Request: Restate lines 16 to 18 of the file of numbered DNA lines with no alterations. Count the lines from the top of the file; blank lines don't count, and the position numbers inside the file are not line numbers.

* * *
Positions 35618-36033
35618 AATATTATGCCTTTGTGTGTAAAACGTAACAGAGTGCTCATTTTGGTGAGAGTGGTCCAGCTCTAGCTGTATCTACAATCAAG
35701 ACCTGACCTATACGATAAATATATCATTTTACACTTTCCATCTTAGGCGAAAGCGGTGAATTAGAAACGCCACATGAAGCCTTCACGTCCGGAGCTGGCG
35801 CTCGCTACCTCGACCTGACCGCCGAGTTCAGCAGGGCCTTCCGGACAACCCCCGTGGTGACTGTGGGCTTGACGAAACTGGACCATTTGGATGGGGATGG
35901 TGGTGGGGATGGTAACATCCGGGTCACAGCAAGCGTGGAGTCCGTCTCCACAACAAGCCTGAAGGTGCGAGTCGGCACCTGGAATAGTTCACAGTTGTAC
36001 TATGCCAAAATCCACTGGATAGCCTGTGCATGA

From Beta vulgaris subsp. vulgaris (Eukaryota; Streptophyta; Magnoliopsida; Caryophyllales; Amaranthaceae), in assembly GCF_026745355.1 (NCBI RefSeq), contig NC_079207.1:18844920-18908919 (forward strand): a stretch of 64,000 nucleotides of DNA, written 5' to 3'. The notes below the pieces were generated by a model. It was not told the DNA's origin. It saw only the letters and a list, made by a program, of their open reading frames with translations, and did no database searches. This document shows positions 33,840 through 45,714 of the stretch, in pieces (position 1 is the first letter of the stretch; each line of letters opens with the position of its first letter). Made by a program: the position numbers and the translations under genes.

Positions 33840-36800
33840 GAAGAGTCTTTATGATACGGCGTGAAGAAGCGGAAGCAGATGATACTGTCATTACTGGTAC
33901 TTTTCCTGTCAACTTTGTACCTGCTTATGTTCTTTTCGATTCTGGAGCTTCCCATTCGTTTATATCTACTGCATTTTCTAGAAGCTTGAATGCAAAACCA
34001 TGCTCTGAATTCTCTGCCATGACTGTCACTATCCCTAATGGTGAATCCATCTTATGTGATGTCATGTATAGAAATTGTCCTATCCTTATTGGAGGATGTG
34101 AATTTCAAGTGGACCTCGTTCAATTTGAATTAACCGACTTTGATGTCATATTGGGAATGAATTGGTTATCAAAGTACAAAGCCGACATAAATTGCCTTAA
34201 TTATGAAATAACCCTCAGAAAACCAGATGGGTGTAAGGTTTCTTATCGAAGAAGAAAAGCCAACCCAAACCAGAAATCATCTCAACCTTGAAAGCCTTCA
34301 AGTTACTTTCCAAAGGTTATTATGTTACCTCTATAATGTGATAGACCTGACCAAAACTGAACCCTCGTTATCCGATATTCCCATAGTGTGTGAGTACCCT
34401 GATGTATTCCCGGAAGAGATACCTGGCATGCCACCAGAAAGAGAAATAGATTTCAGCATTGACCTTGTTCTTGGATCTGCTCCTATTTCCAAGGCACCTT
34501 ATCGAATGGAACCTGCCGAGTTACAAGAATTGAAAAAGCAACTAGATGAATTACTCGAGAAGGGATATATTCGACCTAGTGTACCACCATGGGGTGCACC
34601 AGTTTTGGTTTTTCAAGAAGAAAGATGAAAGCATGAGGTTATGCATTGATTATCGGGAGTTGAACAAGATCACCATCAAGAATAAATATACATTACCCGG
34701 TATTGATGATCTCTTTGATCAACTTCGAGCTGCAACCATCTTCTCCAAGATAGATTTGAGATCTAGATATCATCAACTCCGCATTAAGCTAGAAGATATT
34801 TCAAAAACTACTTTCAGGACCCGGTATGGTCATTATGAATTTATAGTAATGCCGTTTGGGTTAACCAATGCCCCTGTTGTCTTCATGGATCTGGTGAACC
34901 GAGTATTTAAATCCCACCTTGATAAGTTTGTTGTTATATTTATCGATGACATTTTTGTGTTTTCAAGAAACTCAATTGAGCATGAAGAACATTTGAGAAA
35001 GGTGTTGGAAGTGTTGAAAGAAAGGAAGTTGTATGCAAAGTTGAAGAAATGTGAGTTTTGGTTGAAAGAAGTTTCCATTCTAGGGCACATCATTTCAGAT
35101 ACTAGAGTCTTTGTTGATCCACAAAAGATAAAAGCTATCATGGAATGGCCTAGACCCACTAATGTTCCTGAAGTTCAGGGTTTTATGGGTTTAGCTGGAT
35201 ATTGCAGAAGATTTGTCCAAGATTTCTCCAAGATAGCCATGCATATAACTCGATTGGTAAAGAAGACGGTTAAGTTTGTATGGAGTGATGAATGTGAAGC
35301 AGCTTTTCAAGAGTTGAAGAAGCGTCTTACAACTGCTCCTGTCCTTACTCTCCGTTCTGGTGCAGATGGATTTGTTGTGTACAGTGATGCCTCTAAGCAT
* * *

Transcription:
34501 ATCGAATGGAACCTGCCGAGTTACAAGAATTGAAAAAGCAACTAGATGAATTACTCGAGAAGGGATATATTCGACCTAGTGTACCACCATGGGGTGCACC
34601 AGTTTTGGTTTTTCAAGAAGAAAGATGAAAGCATGAGGTTATGCATTGATTATCGGGAGTTGAACAAGATCACCATCAAGAATAAATATACATTACCCGG
34701 TATTGATGATCTCTTTGATCAACTTCGAGCTGCAACCATCTTCTCCAAGATAGATTTGAGATCTAGATATCATCAACTCCGCATTAAGCTAGAAGATATT